The ICC: Credibility and independence

Amr Helmy
Tuesday 21 May 2024

The independence of the International Criminal Court must be respected in its investigation of Israeli actions in the Occupied Territories, writes Amr Helmy


US arguments against the jurisdiction of the International Criminal Court (ICC) over the Gaza war are not based on sound foundations.

This confirms the illegality of the US pressure exerted on Karim Khan, the prosecutor of the ICC, which aims to force him not to issue arrest warrants against Israeli Prime Minister Benjamin Netanyahu, Defence Minister Yoav Galant, and Israeli Defence Forces (IDF) Chief of Staff Herzi Halev in the light of ICC investigation into Israel’s actions in the Occupied Palestinian Territories especially since the outbreak of the war on Gaza.

The actions of a group of US Congressmen in threatening and attempting to blackmail Karim Khan as part of attempts to prevent the ICC from issuing arrest warrants for the Israeli leaders are violations of the Rome Statute and blatant interference in one of the most important institutions working to achieve international justice.

Instead of recognising that the ICC represents an independent forum to support the rule of international law in the “rules-based international order,” the opposition of a number of US Congressmen, which coincides with the opposition of the US administration itself to the ICC’s investigation into Israel’s actions, is based on the weak argument that it does not have jurisdiction.

Such arguments are not based on any foundation, as they were refuted by the governments that established the ICC in Rome more than two decades ago. The US itself previously effectively abandoned these arguments after the ICC used its jurisdiction in March 2023 to accuse Russian President Vladimir Putin of committing war crimes in Ukraine.

It is worth noting that the ICC, based in The Hague, is investigating Israel’s actions in the Occupied Territories and has the authority to charge and prosecute individuals for the most serious crimes under international law. It has previously issued arrest warrants for political leaders such as Putin, former Sudanese president Omar Al-Bashir, Ugandan warlord Joseph Kony, and former Liberian president Charles Taylor.

Netanyahu has described the possibility of prominent Israeli figures joining the wanted list as “infuriating,” accusing the ICC of trying to cripple Israel’s ability to defend itself. He has ignored Israel’s failure to protect Palestinian civilians during its ongoing bombing campaigns of Gaza, which have been going on for more than seven months and have killed more than 35,000 people since the war began, most of them children and women.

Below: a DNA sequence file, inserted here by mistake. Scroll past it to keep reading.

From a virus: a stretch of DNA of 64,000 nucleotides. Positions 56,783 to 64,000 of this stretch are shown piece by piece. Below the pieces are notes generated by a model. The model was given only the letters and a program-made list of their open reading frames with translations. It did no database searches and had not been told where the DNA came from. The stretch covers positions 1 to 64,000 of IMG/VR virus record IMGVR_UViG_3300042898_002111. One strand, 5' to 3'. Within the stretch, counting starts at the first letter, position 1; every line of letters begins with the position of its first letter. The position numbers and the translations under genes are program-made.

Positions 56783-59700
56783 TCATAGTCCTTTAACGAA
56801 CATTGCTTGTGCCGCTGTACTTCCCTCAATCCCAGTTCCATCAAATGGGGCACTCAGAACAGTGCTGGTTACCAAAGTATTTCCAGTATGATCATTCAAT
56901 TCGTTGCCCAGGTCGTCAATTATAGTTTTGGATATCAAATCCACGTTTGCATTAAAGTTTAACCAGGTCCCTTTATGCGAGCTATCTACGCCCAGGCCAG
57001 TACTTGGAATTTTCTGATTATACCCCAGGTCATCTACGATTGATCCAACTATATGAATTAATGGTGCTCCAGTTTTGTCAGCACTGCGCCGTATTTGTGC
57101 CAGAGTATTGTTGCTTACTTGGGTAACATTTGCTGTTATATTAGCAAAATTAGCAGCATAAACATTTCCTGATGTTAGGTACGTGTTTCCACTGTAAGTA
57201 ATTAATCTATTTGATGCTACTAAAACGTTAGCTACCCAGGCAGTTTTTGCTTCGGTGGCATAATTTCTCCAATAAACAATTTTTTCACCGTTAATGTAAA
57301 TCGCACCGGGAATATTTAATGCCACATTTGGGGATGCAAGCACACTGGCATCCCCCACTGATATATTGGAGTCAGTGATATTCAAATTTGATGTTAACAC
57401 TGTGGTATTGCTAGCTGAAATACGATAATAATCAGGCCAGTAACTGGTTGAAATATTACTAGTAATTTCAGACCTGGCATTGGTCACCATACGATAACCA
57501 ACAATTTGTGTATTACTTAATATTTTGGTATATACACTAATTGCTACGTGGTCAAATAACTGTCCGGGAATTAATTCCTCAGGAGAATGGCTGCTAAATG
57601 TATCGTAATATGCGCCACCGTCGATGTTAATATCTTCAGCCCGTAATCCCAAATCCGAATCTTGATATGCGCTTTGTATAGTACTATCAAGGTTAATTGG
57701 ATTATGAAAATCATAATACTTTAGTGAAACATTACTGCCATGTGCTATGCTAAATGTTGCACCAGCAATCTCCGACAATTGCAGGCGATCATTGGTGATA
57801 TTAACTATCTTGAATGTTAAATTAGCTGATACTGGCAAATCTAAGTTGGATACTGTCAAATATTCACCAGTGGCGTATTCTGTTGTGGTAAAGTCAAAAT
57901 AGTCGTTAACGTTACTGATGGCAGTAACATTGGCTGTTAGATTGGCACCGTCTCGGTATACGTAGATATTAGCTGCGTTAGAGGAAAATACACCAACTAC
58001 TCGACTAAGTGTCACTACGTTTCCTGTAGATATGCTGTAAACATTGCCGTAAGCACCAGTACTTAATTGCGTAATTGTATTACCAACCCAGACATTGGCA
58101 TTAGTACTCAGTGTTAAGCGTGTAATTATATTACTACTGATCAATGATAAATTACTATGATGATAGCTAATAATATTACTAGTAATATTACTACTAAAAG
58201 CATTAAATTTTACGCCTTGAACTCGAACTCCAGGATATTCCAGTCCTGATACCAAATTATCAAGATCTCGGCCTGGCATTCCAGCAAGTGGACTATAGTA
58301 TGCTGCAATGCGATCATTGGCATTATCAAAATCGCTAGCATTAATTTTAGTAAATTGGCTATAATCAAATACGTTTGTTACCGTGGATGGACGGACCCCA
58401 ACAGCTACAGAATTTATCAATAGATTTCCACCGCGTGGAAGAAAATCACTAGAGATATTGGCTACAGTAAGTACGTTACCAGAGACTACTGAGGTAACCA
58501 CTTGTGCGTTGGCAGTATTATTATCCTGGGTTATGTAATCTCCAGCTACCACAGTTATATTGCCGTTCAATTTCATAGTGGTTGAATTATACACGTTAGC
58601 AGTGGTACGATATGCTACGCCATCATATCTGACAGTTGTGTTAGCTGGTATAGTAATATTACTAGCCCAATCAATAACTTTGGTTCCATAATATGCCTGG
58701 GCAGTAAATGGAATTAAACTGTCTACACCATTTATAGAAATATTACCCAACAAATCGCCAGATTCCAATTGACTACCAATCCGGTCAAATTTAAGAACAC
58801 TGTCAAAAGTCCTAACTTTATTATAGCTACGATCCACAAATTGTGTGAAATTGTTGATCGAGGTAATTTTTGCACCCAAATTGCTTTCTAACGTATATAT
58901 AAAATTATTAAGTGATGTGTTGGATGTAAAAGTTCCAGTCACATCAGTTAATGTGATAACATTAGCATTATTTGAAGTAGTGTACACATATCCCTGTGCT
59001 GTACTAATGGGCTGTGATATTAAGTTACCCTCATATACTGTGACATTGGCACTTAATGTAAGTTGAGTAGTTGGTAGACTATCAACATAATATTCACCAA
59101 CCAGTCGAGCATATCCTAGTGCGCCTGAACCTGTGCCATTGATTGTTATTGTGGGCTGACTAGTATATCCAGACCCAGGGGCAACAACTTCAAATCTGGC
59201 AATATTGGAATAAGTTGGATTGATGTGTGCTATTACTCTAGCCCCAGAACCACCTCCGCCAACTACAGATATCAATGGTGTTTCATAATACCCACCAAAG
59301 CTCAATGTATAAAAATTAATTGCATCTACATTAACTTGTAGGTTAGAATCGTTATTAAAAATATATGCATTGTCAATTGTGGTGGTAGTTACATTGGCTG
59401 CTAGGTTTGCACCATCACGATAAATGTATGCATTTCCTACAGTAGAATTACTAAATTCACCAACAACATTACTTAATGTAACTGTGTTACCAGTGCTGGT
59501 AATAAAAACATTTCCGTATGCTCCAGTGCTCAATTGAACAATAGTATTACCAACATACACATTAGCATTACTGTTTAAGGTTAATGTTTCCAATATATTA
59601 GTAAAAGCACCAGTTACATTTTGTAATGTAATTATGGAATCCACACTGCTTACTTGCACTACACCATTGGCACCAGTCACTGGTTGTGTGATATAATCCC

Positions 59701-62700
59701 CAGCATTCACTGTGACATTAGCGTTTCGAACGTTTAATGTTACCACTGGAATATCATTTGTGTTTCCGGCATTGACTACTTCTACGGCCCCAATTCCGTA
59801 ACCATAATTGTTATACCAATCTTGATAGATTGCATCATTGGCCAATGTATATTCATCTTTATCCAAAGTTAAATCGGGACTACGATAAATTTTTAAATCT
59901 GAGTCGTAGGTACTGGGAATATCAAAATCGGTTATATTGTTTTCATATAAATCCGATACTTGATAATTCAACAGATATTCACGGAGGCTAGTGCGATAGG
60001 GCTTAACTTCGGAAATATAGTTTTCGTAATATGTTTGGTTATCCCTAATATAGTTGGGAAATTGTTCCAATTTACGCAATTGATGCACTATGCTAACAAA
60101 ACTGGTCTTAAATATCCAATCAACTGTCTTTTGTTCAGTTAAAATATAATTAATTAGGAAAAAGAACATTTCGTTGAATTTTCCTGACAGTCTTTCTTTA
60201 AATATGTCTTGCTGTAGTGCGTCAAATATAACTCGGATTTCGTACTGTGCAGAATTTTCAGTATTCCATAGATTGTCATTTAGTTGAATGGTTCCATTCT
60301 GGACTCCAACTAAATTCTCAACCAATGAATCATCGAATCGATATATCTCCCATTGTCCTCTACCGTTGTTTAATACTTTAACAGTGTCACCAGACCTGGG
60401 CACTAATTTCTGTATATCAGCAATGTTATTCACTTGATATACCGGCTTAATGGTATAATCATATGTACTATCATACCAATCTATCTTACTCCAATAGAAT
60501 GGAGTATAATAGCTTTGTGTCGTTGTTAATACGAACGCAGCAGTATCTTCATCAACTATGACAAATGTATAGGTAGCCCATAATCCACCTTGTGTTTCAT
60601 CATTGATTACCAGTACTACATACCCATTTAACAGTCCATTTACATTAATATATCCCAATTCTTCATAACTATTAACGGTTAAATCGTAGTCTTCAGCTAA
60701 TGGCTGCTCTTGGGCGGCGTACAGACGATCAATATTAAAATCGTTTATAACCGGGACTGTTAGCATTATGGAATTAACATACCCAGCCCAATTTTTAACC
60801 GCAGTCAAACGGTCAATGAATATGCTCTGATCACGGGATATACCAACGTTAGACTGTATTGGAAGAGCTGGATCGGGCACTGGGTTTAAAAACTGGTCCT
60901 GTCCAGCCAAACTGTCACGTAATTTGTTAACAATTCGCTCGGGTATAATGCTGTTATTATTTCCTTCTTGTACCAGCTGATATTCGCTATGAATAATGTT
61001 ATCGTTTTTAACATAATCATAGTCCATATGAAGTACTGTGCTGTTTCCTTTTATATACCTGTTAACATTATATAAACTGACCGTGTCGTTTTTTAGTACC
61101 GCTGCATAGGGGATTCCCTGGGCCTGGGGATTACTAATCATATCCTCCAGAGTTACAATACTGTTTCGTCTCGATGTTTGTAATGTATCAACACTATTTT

In addition, Israel has obstructed the delivery of humanitarian aid to Gaza. Access to food, water, and medical supplies is a fundamental right for civilians under international humanitarian law, international human rights law, and the Fourth Geneva Convention of 1949, which requires the protection of civilians during armed conflicts.

It is noteworthy that Israel itself has committed a number of mistakes in its dealings with the ICC, whether by refusing to allow ICC investigators to enter Gaza or by threatening that if it issues arrest warrants for senior Israeli officials, Israel will retaliate against the Palestinian Authority (PA). Israel’s claim that the ICC does not have jurisdiction over it because it is not a member of the court is countered by the fact that the ICC has had jurisdiction over the West Bank, East Jerusalem, and Gaza since 2015 after Palestine ratified the Rome Statute, the court’s founding treaty.

Opposition in judicial matters should not under any circumstances go to the extent of threatening officials and their families. International law must be respected, and the threats against the ICC amount to a “crime against justice” under Article 70 of the Rome Statute. Threats of retaliation are also a violation of human rights standards that exceed the acceptable limits of freedom of expression.

The independence of the ICC as an international judicial institution must be respected, and any attempt to hinder its work and that of its prosecutor is a blatant violation of international justice. The jurisdiction of the ICC, which includes examining individual criminal responsibility for war crimes, crimes against humanity, and genocide must be respected without the threat of pressure or external interference.


The writer is a member of the Senate.

* A version of this article appears in print in the 23 May, 2024 edition of Al-Ahram Weekly

Short link: